FREELAND (WJRT) (1/2/2020) - A Freeland High School student made a parody social media account of one his teachers and got suspended, but an attorney says that violates his right to free speech.
The student was actually threatened with expulsion.
"This is purely a First Amendment speech and it's about the right of freedom of speech at its core," said attorney Phil Ellison.
In May, a 14-year-old freshman at Freeland High School created a parody Instagram account of one of his teachers.
The student is not being identified, but the first post on the Instagram account depicts a gas pump with a needle on it advising anyone who sees the post to be aware.
"He posted, I think, somewhat to make fun of the nerdy nature of his teacher," Ellison said.
The student shared the username and password for the account with two friends.
"He was making fun of his teacher and he shared it with his friends, and of course the friends picked up and as boys will be boys, one upped the next," Ellison said.
The two other students made a few other posts, one that included the threat of physical harm to another teacher and a cat. Another post made a sexual reference to a different teacher.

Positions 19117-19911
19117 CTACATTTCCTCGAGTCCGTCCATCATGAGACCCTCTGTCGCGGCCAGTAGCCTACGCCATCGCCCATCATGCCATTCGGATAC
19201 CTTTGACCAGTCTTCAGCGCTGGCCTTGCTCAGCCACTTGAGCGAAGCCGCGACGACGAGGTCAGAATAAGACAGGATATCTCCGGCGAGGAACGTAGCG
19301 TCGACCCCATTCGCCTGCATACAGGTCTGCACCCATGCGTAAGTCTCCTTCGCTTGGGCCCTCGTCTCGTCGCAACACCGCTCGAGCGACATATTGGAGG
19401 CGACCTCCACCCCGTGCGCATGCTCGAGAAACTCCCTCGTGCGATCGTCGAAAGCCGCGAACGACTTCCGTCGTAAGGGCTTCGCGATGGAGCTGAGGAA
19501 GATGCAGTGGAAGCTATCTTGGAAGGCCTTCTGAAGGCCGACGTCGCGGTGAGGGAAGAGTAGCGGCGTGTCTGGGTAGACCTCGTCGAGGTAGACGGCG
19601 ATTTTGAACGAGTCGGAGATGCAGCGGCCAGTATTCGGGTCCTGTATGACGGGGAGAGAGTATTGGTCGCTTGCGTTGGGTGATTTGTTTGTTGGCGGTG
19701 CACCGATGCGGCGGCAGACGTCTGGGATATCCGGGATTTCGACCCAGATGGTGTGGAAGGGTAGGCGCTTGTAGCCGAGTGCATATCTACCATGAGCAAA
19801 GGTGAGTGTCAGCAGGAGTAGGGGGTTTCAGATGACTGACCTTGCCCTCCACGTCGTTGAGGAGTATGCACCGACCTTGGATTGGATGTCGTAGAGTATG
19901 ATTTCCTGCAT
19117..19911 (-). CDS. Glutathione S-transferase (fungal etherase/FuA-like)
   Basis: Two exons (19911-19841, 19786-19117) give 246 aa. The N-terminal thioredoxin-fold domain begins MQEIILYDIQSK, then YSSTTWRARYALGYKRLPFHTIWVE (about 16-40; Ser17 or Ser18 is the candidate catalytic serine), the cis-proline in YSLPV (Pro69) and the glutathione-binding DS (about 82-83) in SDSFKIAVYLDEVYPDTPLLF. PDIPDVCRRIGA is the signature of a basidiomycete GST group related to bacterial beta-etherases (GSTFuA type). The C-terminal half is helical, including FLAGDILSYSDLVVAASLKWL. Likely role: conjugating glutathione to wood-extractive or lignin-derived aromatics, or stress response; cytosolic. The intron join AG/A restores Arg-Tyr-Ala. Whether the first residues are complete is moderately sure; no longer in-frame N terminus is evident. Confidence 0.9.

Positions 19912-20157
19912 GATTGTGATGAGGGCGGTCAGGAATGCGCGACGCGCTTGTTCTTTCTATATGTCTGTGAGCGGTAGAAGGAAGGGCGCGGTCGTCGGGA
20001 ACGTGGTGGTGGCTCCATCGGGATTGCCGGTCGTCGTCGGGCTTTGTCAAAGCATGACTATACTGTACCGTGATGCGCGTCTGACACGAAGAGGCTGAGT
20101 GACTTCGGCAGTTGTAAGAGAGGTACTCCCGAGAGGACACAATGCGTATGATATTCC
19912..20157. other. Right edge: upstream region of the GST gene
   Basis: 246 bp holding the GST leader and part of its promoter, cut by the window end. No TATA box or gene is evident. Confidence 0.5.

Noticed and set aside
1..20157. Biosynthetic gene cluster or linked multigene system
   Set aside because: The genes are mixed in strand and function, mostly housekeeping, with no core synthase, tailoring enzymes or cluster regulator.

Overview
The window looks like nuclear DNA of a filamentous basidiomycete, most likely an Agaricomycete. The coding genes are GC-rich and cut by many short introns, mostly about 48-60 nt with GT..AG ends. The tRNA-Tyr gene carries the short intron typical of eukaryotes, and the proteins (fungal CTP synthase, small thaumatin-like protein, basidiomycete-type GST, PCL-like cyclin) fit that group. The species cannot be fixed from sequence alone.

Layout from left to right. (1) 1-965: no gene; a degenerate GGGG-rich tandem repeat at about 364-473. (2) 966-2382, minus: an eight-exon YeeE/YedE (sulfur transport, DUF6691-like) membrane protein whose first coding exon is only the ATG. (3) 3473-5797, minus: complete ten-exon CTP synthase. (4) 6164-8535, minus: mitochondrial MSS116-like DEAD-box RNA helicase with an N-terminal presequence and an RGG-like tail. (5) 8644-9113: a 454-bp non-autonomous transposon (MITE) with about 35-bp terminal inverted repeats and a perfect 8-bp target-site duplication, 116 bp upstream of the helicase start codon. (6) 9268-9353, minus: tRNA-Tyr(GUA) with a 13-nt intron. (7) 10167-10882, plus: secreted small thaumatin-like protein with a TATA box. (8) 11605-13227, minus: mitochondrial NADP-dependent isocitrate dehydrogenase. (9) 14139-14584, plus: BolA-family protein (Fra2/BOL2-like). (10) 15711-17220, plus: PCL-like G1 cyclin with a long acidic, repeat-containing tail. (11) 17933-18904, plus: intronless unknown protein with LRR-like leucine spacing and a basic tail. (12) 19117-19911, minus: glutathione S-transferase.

The teacher who was being pariodied found out about the account, contacted school administrators and the school began the expulsion process on the 14-year-old who started the fake Instagram account.
"They sought to expel someone for exercising their First Amendment rights," Ellison said.
"My client's friends took it maybe a step to far, but not too far in terms of the First Amendment -- maybe too far in terms of taste," he added.
Police were called and juvenile petitions were authorized on the three teens for unlawful posting of a message and conspiracy. Ellison said charges against his client were dropped, but it's not clear how the other two students were disciplined.
The 14-year-old eventually was suspended for 10 days, but the teen's family has filed the federal lawsuit, in part to clear his academic record.
Ellison said the fake account was created off school property and the students were not using it during class hours.
"Schools, you stay out of the business of parenting, and parents you need to be more involved with things that don't happen at school," Ellison said.
Freeland Community Schools Superintendent Matt Cairy had no comment on the lawsuit Thursday.